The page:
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    8:33 pm
  3. page Significant Passages edited ... Jane Eyre was raised with her aunt Mrs. Reed, because both of her parents had passed away. Mr.…
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    Jane Eyre was raised with her aunt Mrs. Reed, because both of her parents had passed away. Mr. Reed had passed away while Jane was at a young age and had asked Mrs. Reed to promise that she will raise Jane as one of her own. As Jane grew older, Mrs. Reed began to dislike her and would treat her very poorly. At the age of 10 Jane was sent to a school for girls because her aunt disliked her so much. Jane also did not like her aunt Mrs. Reed because of the way Jane was treated.
    “I saw he was going to marry her, for family, perhaps political reasons; because her rank and connections suited him; I felt he had not given her his love, and that her qualifications were ill adapted to win from him that treasure. This was the point – this was where the nerve was touched and teased – this was where the fever was sustained and fed she could not charm him.”
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    jealous and feeling in pain while watching Mr.
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    he treated her,her. Jane was feelingfelt like she can’tcouldn't be like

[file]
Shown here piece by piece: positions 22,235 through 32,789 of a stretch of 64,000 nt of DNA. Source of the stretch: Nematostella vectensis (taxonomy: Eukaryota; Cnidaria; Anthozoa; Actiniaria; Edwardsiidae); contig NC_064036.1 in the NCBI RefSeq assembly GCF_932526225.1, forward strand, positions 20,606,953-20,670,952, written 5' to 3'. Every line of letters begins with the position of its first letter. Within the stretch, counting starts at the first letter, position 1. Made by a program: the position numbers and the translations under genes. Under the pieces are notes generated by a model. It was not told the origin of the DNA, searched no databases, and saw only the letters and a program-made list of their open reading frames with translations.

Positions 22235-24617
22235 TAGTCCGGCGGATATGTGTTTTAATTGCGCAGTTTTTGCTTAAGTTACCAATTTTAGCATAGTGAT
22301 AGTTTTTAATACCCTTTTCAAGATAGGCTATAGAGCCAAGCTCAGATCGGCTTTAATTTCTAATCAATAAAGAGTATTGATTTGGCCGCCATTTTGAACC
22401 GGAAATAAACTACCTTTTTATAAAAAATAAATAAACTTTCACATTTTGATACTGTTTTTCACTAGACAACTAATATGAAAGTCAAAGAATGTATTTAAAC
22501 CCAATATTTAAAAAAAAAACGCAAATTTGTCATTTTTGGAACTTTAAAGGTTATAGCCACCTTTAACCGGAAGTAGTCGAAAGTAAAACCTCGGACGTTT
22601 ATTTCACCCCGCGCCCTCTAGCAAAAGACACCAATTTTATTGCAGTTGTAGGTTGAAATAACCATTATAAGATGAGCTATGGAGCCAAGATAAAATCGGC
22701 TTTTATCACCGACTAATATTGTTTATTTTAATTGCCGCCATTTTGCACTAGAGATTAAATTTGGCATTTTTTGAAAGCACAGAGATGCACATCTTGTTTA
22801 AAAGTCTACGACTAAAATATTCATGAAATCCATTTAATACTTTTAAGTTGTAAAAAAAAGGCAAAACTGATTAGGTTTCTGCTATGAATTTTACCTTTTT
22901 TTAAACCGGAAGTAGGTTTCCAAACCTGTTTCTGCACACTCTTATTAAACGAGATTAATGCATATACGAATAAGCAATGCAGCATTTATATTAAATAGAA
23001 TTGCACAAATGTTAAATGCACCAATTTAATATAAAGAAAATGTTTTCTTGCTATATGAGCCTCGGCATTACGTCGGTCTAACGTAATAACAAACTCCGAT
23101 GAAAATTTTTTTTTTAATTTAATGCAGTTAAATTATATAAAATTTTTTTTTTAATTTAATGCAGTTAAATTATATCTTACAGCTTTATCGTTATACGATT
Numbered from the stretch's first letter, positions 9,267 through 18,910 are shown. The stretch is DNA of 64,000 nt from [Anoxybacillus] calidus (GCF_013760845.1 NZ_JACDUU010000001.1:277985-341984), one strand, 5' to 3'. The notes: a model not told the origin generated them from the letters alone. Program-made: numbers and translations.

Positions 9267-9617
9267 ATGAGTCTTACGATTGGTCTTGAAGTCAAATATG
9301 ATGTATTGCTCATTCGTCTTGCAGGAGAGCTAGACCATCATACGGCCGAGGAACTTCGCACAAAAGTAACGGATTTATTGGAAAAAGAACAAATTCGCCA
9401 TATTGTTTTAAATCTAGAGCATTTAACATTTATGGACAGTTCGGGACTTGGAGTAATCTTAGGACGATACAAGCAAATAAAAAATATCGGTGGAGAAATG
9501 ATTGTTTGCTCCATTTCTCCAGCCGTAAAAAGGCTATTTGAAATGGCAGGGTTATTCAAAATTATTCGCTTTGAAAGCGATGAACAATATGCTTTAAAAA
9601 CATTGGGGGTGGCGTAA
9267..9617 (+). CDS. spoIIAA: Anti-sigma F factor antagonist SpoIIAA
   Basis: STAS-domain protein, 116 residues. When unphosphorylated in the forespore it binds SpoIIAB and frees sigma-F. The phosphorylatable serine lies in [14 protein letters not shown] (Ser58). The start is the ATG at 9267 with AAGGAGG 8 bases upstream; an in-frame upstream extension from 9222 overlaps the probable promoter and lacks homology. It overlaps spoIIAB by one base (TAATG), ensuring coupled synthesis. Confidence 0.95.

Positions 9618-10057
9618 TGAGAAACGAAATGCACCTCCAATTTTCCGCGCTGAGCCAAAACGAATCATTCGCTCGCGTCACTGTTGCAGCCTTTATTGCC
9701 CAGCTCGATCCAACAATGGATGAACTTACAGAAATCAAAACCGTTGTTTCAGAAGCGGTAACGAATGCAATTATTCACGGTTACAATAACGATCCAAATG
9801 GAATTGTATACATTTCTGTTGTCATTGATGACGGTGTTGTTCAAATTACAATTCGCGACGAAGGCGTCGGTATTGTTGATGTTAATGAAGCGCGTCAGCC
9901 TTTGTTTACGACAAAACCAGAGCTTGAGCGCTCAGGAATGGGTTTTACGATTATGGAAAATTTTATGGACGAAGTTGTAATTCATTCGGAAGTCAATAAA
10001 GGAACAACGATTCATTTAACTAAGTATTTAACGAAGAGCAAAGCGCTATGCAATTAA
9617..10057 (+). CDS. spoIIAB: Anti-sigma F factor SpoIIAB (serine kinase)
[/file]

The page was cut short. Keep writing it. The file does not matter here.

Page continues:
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    that she gothas nothing to be in the cast.offer. At the timetime, Mr. Rochester wantswanted to marry
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    for a whilewhile, which madmade Jane Eyre
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    with Mr. Rochester andRochester; he seems to
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    way. Jane wantswanted to take himRochester away and
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    Blanche how is a real relationship andfull of love is. Butis supposed to be. However, Jane could not do it becauseis full of so much sorrow, she was suffering looking in the scene and she kept silence as usual as she does.cant speak her mind. Jane was
    “I have for the first time found what I can truly love–I have found you. You are my sympathy–my better self–my good angel–I am bound to you with a strong attachment. I think you good, gifted, lovely: a fervent, a solemn passion is conceived in my heart; it leans to you, draws you to my center and spring of life, wrap my existence about you–and, kindling in pure, powerful flame, fuses you and me in one.”
    In this quote Mr. Rochester is explaining his love towards Jane. Mr. Rochester starts off by telling Jane that this is his first time he, has actually fallen deeply in love with somebody. Mr. Rochester tells Jane that she is his other half and that he feels a strong bond between the two of them. He thinks of her as a good, lovely, gifted, and a person that has convinced his heart. Mr. Rochester tells her that Jane is the center of his heart and ensures his life. He explains that soon he and Jane will be together as one.
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    6:32 pm